BMJ stains its reputation by not retracting Teicholz article
Statement of CSPI Nutrition Director Bonnie Liebman
The BMJ has stained its reputation by circling the wagons around Nina Teicholz’s discredited and opinionated attack on the science underpinning the Dietary Guidelines for Americans. The BMJ corrected or “clarified” 7 of the 11 errors cited by the letter from more than 180 scientists requesting a retraction, and failed to respond to the remaining four. (The clarifications are thinly veiled corrections.)
It’s startling that despite this long list of corrections and clarifications—including several that undergirded the article’s central thesis—the journal nevertheless stands by the article’s conclusions. As one of BMJ’s two reviewers noted, the article never should have been published as an “investigation by the BMJ” when it is “better described as an opinion piece, editorial, or even an example of lobbying literature than an independent investigation.” The same reviewer noted Teicholz’s undisclosed role in urging the beef industry to lobby Congress against the Guidelines and her undisclosed relationship with a lobbying group, Action Now Initiative.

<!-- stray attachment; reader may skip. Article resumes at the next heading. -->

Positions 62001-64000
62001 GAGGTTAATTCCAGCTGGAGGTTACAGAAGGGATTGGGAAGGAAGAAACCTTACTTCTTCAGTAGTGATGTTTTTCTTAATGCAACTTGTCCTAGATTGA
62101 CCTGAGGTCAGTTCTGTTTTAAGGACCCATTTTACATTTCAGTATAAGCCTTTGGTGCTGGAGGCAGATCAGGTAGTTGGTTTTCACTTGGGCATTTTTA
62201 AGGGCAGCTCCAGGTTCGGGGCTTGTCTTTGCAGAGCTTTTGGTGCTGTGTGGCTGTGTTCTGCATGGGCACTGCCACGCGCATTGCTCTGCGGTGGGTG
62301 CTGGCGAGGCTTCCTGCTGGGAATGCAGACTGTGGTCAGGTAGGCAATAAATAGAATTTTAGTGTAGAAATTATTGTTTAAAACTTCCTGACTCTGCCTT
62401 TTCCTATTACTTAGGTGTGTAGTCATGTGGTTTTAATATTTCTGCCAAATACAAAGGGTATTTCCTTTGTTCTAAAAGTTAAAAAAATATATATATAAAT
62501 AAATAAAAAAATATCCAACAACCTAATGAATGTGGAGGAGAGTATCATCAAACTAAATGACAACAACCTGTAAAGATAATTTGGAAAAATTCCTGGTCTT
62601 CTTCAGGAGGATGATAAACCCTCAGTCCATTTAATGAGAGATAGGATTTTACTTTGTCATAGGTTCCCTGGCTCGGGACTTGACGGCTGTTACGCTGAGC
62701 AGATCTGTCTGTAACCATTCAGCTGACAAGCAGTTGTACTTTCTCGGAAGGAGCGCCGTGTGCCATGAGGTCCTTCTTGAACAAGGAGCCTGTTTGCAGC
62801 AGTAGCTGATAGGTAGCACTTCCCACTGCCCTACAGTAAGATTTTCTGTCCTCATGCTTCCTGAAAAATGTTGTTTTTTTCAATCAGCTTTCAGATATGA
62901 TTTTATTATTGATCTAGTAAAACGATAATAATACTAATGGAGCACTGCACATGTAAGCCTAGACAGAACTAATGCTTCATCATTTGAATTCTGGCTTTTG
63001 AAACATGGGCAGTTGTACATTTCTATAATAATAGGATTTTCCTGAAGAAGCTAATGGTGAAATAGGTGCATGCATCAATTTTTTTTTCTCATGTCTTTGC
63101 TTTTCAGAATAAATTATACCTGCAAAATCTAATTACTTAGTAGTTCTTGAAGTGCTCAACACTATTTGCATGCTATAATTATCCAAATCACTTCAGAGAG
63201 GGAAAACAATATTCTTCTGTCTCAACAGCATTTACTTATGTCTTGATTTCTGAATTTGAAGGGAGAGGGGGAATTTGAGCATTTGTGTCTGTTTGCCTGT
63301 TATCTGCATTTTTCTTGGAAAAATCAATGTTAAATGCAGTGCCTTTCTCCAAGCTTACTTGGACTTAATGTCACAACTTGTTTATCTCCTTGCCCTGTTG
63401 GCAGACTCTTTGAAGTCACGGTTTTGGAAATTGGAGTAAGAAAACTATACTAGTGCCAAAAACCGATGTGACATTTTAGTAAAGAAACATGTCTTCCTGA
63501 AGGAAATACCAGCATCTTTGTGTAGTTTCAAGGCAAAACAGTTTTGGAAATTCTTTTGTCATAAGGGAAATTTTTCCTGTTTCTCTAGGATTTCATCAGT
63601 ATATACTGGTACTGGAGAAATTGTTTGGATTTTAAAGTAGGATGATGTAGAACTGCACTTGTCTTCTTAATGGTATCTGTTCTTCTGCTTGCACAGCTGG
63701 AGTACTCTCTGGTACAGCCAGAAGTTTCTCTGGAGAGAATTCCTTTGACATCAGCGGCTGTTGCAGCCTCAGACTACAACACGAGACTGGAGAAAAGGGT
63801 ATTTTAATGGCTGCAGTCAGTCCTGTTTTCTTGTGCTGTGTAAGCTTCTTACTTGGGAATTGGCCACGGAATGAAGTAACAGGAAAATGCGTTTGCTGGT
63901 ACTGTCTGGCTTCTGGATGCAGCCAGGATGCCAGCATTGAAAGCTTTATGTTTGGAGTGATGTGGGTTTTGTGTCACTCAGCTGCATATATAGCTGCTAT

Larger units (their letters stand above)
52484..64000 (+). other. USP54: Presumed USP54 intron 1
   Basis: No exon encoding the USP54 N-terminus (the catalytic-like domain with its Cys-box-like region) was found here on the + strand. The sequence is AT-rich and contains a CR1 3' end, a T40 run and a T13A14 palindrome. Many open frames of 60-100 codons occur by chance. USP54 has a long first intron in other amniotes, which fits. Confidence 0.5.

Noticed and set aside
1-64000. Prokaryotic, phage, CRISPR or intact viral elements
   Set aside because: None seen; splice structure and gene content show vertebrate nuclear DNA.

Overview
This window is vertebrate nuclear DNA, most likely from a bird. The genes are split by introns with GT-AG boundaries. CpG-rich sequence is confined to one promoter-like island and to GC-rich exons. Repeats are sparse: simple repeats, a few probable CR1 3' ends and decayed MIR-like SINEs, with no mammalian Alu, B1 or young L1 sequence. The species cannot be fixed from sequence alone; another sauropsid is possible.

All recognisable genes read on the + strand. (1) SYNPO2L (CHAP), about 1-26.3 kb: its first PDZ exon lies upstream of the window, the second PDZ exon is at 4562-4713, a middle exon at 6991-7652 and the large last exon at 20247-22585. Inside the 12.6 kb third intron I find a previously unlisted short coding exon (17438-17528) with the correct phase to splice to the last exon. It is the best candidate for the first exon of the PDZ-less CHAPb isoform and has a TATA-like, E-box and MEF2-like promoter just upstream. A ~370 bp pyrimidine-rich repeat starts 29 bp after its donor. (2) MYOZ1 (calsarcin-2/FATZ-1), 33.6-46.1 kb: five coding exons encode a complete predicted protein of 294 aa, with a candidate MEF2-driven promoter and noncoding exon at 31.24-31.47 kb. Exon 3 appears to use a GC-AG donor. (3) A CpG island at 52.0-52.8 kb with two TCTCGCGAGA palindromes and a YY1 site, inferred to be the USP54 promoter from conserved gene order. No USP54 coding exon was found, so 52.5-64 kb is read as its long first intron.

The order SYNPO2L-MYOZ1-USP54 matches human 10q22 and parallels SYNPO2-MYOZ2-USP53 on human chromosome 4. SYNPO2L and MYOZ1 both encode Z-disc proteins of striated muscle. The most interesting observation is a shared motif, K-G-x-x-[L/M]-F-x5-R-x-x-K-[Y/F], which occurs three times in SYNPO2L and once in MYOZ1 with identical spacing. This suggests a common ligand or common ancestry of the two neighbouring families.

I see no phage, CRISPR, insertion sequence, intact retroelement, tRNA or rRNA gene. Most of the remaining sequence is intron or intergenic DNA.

The BMJ’s decision to stand by its flawed “investigation” is particularly disturbing in view of the journal’s 2014 response to the independent statins review panel and audit convened after the BMJ published two articles containing errors on the adverse effects of statins in October, 2013. In their 2014 response, the BMJ’s editors promised that “additional flags and warnings are now put in place for particularly controversial articles.” Yet the BMJ not only published Teicholz’s flawed article, but issued a press release in which BMJ editor Fiona Godlee said that “the [DGAC] has abandoned standard methodology.” Today, the BMJ also labeled that statement as incorrect.